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Cell Rep. 2016 May 31;15(9):1884-92. doi: 10.1016/j.celrep.2016.04.072. Epub 2016 May 19.

A Transcriptionally Inactive ATF2 Variant Drives Melanomagenesis.

Author information

1
Tumor Initiation and Maintenance Program, Cancer Center, Sanford Burnham Prebys Medical Discovery Institute, La Jolla, CA 92037, USA.
2
Division of Cancer Epidemiology and Genetics, Laboratory of Translational Genomics, National Cancer Institute, Bethesda, MD 20892, USA.
3
Department of Dermatology, University of Zürich, University of Zürich Hospital, Zürich 8091, Switzerland.
4
Oncogenomics Laboratory, QIMR Berghofer Medical Research Institute, Brisbane, QLD 4006, Australia.
5
Departments of Dermatology and Pathology, Yale University School of Medicine, New Haven, CT 06520, USA.
6
Tumor Initiation and Maintenance Program, Cancer Center, Sanford Burnham Prebys Medical Discovery Institute, La Jolla, CA 92037, USA. Electronic address: zeev@ronailab.net.

Abstract

Melanoma is one of the most lethal cutaneous malignancies, characterized by chemoresistance and a striking propensity to metastasize. The transcription factor ATF2 elicits oncogenic activities in melanoma, and its inhibition attenuates melanoma development. Here, we show that expression of a transcriptionally inactive form of Atf2 (Atf2(Δ8,9)) promotes development of melanoma in mouse models. Atf2(Δ8,9)-driven tumors show enhanced pigmentation, immune infiltration, and metastatic propensity. Similar to mouse Atf2(Δ8,9), we have identified a transcriptionally inactive human ATF2 splice variant 5 (ATF2(SV5)) that enhances the growth and migration capacity of cultured melanoma cells and immortalized melanocytes. ATF2(SV5) expression is elevated in human melanoma specimens and is associated with poor prognosis. These findings point to an oncogenic function for ATF2 in melanoma development that appears to be independent of its transcriptional activity.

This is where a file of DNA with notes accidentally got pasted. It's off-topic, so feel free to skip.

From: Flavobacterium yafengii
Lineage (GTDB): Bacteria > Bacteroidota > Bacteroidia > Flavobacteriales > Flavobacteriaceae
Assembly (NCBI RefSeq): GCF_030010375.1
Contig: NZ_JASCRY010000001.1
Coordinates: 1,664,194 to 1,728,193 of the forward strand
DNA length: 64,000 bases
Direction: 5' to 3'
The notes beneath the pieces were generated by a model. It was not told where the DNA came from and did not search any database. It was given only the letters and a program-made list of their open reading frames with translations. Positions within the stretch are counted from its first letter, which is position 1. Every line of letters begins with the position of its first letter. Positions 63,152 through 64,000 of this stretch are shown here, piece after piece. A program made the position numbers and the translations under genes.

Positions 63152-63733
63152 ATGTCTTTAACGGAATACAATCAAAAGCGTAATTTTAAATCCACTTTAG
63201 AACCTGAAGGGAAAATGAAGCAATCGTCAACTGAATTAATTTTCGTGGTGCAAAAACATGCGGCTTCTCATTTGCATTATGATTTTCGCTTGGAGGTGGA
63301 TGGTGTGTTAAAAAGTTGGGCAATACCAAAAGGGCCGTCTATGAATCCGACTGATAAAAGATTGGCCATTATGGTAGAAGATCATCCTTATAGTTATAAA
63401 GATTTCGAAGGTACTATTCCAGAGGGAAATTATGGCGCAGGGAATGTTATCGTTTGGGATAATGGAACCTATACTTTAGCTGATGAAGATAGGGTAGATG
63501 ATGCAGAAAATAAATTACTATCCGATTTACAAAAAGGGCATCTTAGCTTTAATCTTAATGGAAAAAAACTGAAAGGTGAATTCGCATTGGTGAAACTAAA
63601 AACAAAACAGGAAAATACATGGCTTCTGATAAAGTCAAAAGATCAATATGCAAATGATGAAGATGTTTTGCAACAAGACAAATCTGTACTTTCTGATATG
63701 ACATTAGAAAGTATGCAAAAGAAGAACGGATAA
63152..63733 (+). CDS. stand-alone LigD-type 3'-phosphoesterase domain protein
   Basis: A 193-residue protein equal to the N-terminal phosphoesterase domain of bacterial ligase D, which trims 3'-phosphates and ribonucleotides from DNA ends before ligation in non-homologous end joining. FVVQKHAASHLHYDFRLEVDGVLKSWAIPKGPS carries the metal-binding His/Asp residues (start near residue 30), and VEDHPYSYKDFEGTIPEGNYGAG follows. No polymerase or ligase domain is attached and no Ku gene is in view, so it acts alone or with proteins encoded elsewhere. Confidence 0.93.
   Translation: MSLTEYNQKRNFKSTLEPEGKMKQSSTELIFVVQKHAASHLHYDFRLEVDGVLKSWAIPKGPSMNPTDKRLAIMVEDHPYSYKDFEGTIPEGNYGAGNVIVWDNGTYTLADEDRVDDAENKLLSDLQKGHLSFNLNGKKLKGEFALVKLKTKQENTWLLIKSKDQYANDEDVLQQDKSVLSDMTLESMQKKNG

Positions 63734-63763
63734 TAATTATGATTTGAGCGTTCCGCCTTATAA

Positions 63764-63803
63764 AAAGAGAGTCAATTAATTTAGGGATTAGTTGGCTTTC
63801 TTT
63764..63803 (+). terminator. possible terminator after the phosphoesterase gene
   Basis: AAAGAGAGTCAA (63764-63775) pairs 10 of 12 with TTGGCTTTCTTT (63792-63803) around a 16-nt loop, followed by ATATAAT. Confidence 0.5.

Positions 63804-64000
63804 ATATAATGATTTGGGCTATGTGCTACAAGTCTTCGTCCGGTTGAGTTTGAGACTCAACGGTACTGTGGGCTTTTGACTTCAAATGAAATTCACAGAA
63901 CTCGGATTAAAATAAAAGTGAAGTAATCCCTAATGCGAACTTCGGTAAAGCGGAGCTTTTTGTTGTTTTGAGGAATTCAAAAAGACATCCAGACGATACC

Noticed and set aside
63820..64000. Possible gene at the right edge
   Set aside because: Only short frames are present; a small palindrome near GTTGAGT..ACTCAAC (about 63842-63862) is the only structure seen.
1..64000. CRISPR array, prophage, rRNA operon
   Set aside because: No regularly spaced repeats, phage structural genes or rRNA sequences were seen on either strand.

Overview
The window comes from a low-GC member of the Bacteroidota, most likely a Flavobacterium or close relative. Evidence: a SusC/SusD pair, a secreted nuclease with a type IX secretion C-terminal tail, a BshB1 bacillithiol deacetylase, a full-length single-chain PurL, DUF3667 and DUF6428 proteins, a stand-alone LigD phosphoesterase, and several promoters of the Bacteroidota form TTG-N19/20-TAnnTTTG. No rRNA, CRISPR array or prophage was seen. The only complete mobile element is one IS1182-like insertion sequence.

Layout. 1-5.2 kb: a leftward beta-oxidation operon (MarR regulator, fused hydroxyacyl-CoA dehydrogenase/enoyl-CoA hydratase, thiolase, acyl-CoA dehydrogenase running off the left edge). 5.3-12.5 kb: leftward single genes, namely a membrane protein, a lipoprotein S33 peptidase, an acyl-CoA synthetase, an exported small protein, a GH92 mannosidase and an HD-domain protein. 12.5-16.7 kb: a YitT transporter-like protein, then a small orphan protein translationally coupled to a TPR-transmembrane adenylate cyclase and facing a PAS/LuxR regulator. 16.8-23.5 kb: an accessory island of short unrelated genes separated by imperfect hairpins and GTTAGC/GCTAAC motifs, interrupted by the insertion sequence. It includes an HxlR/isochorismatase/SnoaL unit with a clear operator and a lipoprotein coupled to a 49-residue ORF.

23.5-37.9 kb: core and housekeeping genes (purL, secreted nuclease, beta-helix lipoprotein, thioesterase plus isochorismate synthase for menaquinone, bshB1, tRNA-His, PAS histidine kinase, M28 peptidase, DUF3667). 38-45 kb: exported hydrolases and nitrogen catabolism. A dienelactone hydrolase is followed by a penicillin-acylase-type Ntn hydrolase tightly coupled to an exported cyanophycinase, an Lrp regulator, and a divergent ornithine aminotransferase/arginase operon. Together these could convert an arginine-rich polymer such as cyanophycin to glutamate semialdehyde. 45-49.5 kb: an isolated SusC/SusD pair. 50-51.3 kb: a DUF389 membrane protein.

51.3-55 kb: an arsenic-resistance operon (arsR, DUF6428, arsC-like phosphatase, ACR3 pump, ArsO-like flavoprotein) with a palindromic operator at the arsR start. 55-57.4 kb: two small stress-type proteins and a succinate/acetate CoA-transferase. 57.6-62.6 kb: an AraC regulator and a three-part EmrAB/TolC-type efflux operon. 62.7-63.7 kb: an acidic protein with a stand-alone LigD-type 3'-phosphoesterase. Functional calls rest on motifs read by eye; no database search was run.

PMID:
27210757
PMCID:
PMC4889472
DOI:
10.1016/j.celrep.2016.04.072
[Indexed for MEDLINE]
Free PMC Article

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